What Are Your Chances of Getting Your Ex Boyfriend Back?

Take the quiz

That’s where the discard stage comes from in the graphic below.

This is when a breakup happens.

This separation individuation happens all throughout adolescence. A really great example of this is the new autobiography by Jenette McCurdy “I’m Glad My Mom Died”

The mother wanted to become an actress but failed so she ended up pushing the child into becoming an actress.

Which… well, resulted in the book you see above.

But we have gotten WAAAYYY off topic here.

Let’s go back to the basics.

The Five Circumstances Where A Narcissist Ex Is Likely To Think About You

In our opinion there are five circumstances in which a narcissist ex is likely to think about you.

  1. They think about you when they need “supply”
  2. When their current supply isn’t measuring up
  3. They want sex
  4. When they feel they’ve lost you
  5. They paint you as the phantom ex

And like I said during the introduction of this article. I told you they wouldn’t be reasons you would like.

Circumstance #1: When They Need “Supply”


What the heck is this supply?

Well, narcissistic supply essentially refers to the attention, admiration, and validation that individuals with narcissistic personality disorder constantly crave from others.

It’s akin to their lifeblood.

It’s needed to maintain their inflated self-image and bolster their fragile self-esteem.

If you examine the narcissistic abuse cycle,

The hoovering stage is particularly important in terms of supply.

After they discard someone, narcissists usually feel satisfied — why else would they discard the person?

However, over time, their supply may dwindle and they recognize the need to replenish it.

That’s when the hoovering stage kicks in.

What Are Your Chances of Getting Your Ex Boyfriend Back?

Take the quiz

They begin to act in ways that draw you back in, leading you to believe things can return to how they were at the start. They’ll do whatever it takes to gain that attention and admiration, even if it involves manipulation or exploitation.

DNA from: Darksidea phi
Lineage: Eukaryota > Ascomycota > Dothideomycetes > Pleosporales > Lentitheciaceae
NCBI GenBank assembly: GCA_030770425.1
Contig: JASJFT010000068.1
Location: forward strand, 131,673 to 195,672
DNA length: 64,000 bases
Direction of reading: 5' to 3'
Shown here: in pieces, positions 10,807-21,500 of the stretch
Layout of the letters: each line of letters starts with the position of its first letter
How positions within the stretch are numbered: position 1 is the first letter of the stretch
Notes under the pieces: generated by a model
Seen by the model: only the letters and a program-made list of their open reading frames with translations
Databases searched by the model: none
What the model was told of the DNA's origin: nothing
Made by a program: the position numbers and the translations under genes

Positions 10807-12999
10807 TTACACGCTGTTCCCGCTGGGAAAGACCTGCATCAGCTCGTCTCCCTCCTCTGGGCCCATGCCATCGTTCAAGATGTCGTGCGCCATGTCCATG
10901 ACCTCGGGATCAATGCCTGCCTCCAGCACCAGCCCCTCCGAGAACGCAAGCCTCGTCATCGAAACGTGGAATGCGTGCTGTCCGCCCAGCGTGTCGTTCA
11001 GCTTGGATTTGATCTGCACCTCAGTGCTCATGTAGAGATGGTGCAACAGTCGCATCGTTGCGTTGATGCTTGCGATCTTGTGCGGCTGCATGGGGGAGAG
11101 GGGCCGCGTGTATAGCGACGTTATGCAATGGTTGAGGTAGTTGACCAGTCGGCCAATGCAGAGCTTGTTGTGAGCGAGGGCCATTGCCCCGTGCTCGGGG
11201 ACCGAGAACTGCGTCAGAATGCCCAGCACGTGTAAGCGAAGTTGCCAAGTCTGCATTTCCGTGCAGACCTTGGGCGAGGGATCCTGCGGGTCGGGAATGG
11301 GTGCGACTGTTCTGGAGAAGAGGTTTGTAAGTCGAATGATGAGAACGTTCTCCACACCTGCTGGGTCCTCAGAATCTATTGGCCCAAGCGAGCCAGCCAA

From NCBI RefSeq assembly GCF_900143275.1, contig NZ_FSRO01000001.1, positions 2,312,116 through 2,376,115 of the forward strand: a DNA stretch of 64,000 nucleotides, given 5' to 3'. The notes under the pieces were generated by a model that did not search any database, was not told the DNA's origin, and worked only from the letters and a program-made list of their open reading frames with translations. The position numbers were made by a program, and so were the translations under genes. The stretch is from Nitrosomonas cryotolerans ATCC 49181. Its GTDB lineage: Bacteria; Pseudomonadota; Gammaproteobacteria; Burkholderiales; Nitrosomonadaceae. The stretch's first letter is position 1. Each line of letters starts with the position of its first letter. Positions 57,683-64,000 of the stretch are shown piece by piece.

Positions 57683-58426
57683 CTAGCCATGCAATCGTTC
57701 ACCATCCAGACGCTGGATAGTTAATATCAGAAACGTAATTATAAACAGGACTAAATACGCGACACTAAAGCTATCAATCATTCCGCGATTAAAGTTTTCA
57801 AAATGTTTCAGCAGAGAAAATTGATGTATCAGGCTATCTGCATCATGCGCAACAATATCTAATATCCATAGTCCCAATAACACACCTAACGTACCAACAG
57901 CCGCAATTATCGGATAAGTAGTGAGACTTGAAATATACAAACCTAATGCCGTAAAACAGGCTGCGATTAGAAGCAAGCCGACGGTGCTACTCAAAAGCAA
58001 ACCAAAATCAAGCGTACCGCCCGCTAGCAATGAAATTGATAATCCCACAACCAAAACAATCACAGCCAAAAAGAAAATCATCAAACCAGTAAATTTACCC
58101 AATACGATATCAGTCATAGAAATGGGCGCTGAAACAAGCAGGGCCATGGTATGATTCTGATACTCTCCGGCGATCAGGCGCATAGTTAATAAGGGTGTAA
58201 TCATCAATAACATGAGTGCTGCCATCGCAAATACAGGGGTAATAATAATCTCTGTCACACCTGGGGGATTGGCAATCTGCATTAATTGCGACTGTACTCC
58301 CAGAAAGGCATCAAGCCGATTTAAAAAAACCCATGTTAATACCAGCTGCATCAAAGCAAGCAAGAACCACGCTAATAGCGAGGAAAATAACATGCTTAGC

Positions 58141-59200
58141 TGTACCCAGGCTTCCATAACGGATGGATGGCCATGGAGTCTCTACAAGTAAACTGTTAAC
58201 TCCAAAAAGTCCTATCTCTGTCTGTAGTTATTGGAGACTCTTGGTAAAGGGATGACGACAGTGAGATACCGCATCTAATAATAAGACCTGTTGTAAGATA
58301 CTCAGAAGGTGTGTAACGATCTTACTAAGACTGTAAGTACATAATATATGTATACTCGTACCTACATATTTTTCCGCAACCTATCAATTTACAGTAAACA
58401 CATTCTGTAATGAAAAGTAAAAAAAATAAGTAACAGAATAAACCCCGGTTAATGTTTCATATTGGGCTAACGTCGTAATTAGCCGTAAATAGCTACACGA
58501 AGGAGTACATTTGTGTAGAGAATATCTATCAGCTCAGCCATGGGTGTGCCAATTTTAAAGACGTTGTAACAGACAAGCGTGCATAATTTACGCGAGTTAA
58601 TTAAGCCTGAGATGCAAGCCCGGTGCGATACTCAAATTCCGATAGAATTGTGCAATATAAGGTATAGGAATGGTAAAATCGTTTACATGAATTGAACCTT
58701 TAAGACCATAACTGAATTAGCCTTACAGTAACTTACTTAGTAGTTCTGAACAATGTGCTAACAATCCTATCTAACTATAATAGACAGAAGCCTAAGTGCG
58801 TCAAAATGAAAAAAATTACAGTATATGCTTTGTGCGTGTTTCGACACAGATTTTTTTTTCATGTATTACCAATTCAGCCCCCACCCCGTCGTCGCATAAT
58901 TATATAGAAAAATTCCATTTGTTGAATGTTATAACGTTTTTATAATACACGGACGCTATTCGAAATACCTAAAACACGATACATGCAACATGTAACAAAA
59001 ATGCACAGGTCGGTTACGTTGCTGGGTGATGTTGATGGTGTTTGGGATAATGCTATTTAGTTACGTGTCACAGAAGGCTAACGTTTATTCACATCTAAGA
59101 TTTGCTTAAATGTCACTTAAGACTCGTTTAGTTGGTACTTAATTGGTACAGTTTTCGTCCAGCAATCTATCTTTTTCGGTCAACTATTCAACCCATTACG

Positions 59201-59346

It’s as if they’re addicted to this external validation because they lack an inherent sense of self-worth.

Remember, they’ve essentially fabricated a false identity to cope with potential childhood trauma. So that’s the first circumstance.

Circumstance #2: Their Current Supply Isn’t Measuring Up

I’ll be referencing the narcissistic abuse cycle frequently:

  1. the idealization stage
  2. the devaluation stage
  3. the discard stage
  4. the hoovering stage.

This cycle repeats over and over again.

They apply this not only to on-again, off-again relationships, but also to new relationships and partners.

Usually, after they’ve moved into a new relationship with someone else, they’ll go through the idealization stage with that person, the devaluation stage, and then they’ll discard that person.

They discard them because the current supply they’re receiving from that individual isn’t meeting their needs.

Perhaps they’re not being adored enough, especially compared to the adoration they received from you.

This can often lead them right back to you.

It’s basically the ‘grass is greener’ syndrome, but in reverse.

Circumstance #3: When They Want Sex

Their needs take precedence over everything else, and they seek easy access to sex, with you often being their first choice.

We’ve observed this in our coaching practice with individuals caught in on-again, off-again relationships, and those still living with their ex.

It’s not necessarily about convenience, but more about the fact that you’re present, a constant reminder.

Especially if their current supply isn’t fulfilling their needs or when they need ‘supply,’ they come to you.

They realize that they need to exert minimal effort to manipulate you because they’ve already done all the groundwork.